Have you ever wondered how much recycled material is used in the building of Airbus aircraft and how much of the aircraft can be recycled?

Reusing and recycling have been part of this industry for years. However, with today’s spotlight firmly focussed on sustainability, aviation must deliver noticeable results, show engagement and sometimes even completely rethink materials and ways of working.
What options should operators consider today for an aircraft at the end of its flying life, and what is around the corner for becoming even more sustainable?

Why managing end-of-life makes sense 

Operators have several options when considering the next steps for an aircraft. 

One of these is to extend the flight hours or cycles limit of the aircraft thanks to “extended service goal” upgrades.


Alternatively, reusing parts from an aircraft or recycling materials both offer financial benefits. There is still significant value in an aircraft’s components and its metallic materials, even at the end of its life. So it makes financial sense for operators.

Aircraft can also be repurposed for training, or even showcased in a museum.

It is the owner’s corporate social responsibility to properly manage the end-of-life of their aircraft.

Ensuring used parts are safe and certified

An aircraft owner might already be sourcing Used Serviceable Material (USM). This can be an efficient alternative to new parts, in particular during times of tension in the supply chain.

But the aircraft owner can also source USM from their decommissioned aircraft and use them after repair and recertification. They can sell these parts to a broker or a material expert like Satair.

Nicolai Hertz, Head of Used Serviceable Material at Satair*, talks about USM from the customer’s perspective.

Q1: As a customer, what should I be looking out for when considering used serviceable material?

When buying USM it is essential to ensure that you are getting the right release certifications. These may be EASA, FAA, DUAL RELEASE, or any certification required, based on the origin of the previous customer. In addition, you need to obtain the proper shop reports from approved repair shops, proper traceability, and in many cases a Non-Incident Statement (NIS). All of this should of course be coming from a trustworthy, reliable and reputed provider to ensure that documentation is authentic and safety requirements are met.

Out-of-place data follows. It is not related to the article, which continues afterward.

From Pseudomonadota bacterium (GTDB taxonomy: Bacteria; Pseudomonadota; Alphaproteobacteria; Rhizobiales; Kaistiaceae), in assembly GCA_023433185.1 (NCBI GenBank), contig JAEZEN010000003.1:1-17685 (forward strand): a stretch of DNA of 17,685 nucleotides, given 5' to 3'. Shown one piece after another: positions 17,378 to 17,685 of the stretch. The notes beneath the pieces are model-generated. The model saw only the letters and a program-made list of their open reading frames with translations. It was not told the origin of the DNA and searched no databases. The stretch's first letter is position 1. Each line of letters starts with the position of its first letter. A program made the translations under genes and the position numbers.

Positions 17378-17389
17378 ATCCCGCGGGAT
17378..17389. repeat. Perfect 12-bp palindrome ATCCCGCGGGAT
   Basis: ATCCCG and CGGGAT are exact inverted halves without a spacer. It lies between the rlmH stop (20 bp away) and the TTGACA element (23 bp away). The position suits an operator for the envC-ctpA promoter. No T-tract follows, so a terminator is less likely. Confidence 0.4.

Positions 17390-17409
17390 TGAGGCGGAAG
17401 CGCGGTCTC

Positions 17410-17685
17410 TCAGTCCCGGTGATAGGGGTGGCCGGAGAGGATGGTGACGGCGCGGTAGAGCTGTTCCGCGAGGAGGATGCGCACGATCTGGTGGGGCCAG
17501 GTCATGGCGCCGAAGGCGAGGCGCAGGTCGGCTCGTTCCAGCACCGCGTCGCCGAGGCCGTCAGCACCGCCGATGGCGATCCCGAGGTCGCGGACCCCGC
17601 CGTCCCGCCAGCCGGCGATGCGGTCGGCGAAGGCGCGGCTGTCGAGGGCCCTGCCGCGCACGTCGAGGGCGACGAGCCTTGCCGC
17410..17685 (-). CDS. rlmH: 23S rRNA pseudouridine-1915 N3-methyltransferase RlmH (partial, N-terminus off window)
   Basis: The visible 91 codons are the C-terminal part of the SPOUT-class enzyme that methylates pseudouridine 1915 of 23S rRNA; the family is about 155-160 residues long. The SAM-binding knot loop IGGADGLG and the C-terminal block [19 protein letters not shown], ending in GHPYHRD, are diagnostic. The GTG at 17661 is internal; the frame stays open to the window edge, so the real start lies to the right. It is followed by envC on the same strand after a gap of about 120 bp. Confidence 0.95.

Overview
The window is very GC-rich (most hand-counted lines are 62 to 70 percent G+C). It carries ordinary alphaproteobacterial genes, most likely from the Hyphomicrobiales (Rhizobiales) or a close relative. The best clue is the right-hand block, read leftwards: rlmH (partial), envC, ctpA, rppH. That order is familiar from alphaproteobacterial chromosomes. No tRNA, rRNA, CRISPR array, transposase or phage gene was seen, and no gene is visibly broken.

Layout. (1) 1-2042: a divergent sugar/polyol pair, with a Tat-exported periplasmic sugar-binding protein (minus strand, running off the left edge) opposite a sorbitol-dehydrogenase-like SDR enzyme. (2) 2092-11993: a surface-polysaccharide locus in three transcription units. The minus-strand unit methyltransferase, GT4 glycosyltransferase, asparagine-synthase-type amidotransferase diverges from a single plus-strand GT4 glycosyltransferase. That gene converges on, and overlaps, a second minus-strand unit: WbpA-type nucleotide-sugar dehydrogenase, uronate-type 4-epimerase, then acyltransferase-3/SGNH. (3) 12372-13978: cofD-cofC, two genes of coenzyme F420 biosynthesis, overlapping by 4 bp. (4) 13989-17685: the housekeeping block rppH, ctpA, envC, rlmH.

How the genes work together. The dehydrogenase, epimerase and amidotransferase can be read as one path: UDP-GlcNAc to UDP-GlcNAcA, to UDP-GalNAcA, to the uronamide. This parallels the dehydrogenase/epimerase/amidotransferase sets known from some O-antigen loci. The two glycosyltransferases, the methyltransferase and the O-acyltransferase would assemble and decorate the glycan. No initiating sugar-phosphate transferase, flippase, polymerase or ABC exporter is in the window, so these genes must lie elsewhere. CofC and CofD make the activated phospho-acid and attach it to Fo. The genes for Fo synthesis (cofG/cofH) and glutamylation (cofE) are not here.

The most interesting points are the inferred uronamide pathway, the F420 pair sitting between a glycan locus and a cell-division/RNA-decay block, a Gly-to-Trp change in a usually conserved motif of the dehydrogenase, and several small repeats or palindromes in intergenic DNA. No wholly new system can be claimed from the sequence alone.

Q2: What do customers expect when buying used serviceable material?

As with any purchase, customers expect a smooth buying experience with competent service from the provider. This means getting quality USM with full traceability and all the required certifications. 

Sourcing new parts in 2022 has become a real challenge due to raw material and transport shortages, plus rising energy prices. This means that longer lead times for repairs and new material continue to affect customers, who then choose to look for alternative options to secure their material needs. As a result, the demand for USM is increasing, particularly within the single-aisle market as buyers seek to satisfy their demand for low-cost, USM options and increasingly see it as a viable option to support deferred engine maintenance post-covid.

*Satair: An Airbus subsidiary, providing material management and service needs for the civil aerospace industry.   https://www.satair.com/

What is recyclable?

Cut wing recycling Airbus


Once the owner has decided to phase out an aircraft, a specialised company needs to decommission it. This involves aircraft owners, brokers, MROs, dismantlers and recyclers.